Understanding an arbitration agreement

In the past weeks, we have been discussing Alternative Dispute Resolution and why it would be the perfect option for aggrieved parties who would desire to resolve a conflict or a case.

Though ADR is the most desirable path for parties to take, it is not one that one can just stumble into. Our law provides for three major avenues through which prospective disputants might find themselves in arbitration proceedings. Of course, to establish we must first understand which cases can be brought to court for arbitration. 

Credit: differencebetween

Abritration is justice blended with charity

Nachman of Breslov

What can be arbitrated?

The Arbitration and Conciliation Act does not expressly state which matters can be arbitrated and those that cannot. By implication, however, only matters that fit the requirements for arbitration can be arbitrated, and therefore all other matters that do not meet the requirements are not competent for arbitration. 

For this to happen, there must be a valid arbitration agreement. This means that the arbitration agreement must first and foremost meet all the requirements of a valid contract. An arbitration agreement must be in writing, and this includes other means of telecommunication that provides a record of the agreement. 

According to the Act, the reference in a contract to a document containing an arbitration clause shall constitute an arbitration agreement if the contract is in writing and the reference is such as to make that arbitration clause part of the contract. In that case, the dispute in question must relate to those matters in the contract that the parties have agreed to refer to arbitration. 

An arbitration agreement creates contractual obligations and is governed by the very rules that govern the law of contract. It, therefore, has the same binding and enforceable effect as any other contract. The act provides that arbitration may be challenged if, inter alia, a judge finds that the arbitration agreement is null and void, inoperative or incapable of being performed. The same tests and standards applied to challenge contracts would be used to determine the validity of any arbitration agreement. 

In the case of Tullow Oil Vs Uganda Revenue Authority, an oil and gas agreement existed between Tullow oil and Uganda, it provided for arbitration in case of a dispute. A dispute arose concerning taxes owed to Uganda Revenue Authority. Tullow oil attempted to refer this dispute to arbitration in London as per the contract however, the Ugandan courts disagreed stating that in principle, there can be a contract relating to tax obligations between parties because tax obligations are imposed by law and are not negotiated by parties. Therefore there cannot be a valid arbitration agreement concerning a matter determined by law. 

After a case has been submitted for arbitration given a valid arbitration agreement, an arbitration award is issued to the parties. An arbitration award carries the same effect as a decree of court as it is enforceable as though it were an order of the court. The successful party is to apply to the court for enforcement and furnish proof of a valid arbitration agreement and the original arbitral award or a duly authenticated copy of it.

The following are the arbitration avenues available under Ugandan Law:

1. Before a case commences, during scheduling. 

This procedure is a scheduling conference. This step is mandatory as it demands both lawyers for the prospective litigants to meet before a judicial officer to agree on what questions they will present to the court, not forgetting the facts of said case and the evidence they intend to furnish during said proceedings. The purpose of this is to reduce the backlog that may come with pursuing court proceedings. We have mentioned how much court proceedings are a tedious affair. Under this procedure, the judicial officer will determine beforehand, if the case is suitable for arbitration.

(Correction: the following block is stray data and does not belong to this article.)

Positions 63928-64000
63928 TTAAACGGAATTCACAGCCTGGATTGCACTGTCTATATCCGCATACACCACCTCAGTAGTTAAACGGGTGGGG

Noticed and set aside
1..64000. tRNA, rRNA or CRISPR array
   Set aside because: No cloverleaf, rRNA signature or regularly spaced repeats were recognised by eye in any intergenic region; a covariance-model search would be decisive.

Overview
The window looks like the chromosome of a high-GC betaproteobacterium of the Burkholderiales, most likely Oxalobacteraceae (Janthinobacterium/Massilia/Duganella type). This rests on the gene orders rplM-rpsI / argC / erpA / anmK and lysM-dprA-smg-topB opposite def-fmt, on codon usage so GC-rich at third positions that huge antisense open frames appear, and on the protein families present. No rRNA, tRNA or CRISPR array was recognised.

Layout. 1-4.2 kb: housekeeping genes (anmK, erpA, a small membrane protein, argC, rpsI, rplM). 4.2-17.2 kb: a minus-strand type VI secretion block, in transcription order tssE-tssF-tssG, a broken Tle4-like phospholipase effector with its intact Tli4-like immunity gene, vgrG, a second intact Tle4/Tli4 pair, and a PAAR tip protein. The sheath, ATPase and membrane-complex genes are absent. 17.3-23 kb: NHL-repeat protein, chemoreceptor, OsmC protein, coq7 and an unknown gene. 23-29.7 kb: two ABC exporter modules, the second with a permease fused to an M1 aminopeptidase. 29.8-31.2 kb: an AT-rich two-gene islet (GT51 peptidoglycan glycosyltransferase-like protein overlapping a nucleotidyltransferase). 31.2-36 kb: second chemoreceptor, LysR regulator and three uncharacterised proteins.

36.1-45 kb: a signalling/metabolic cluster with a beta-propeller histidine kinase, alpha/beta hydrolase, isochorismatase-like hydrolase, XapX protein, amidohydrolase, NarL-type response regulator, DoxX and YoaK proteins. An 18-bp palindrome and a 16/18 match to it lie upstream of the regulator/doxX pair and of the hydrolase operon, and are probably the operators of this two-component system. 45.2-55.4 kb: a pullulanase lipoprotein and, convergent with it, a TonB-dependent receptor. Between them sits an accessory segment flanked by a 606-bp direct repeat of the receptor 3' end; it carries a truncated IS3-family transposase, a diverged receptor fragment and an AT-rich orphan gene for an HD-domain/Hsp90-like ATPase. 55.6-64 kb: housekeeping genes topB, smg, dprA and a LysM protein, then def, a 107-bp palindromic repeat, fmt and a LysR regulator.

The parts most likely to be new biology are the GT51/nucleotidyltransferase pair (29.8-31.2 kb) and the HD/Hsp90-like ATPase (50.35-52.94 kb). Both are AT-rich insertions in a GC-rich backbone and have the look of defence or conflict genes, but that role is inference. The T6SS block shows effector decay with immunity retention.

For a judicial officer to come to this conclusion, it must be established that there are no questions of law involved or that both parties are guilty in some respect and cannot agree on who takes more blame. The court will refer the matter to arbitration even before it is set down for hearing. 

2. Court Referral:

Under this procedure, a court hearing a case, at any time during the proceedings, refer the case to arbitration, if the court deems that the case can best be concluded by arbitration. A party to ongoing court proceedings may make also make a formal application to the presiding judge for the case to be referred to arbitration. However, the court may in the exercise of its discretion refer a case to arbitration even without application from either party. 

The perfect example of this is in domestic cases or other cases where the court determines that it is in the interest of the parties that their relationship is preserved. Similar to the first procedure, parties are free to appoint their arbitrator, but if they cannot, then the court appoints one for them. 

3. By Nomination:

Parties to a dispute may decide on arbitration as a preferred form of dispute resolution concerning disputes that arise out of a legal relationship between them. This is voluntary, and all that is required is the existence of a valid arbitration agreement. In this instance, parties nominate their preferred arbitrator, the rules applicable, the seat of arbitration and even the procedures to be followed as long as the procedure does not derogate the minimums guaranteed by the law like the right to be heard or to be represented by counsel of one’s choice.

What is the role of the courts in arbitration?

The Arbitration and Conciliation Act expressly forbids the intervention of courts except as permitted under the act. A court’s role is limited to the following:

  1. The enforcement of awards
  1. Determination of questions of law that may arise only if parties so elect
  1. Taking evidence where required
  1. Hearing appeals and challenges to awards
  1. Provision of interim measures.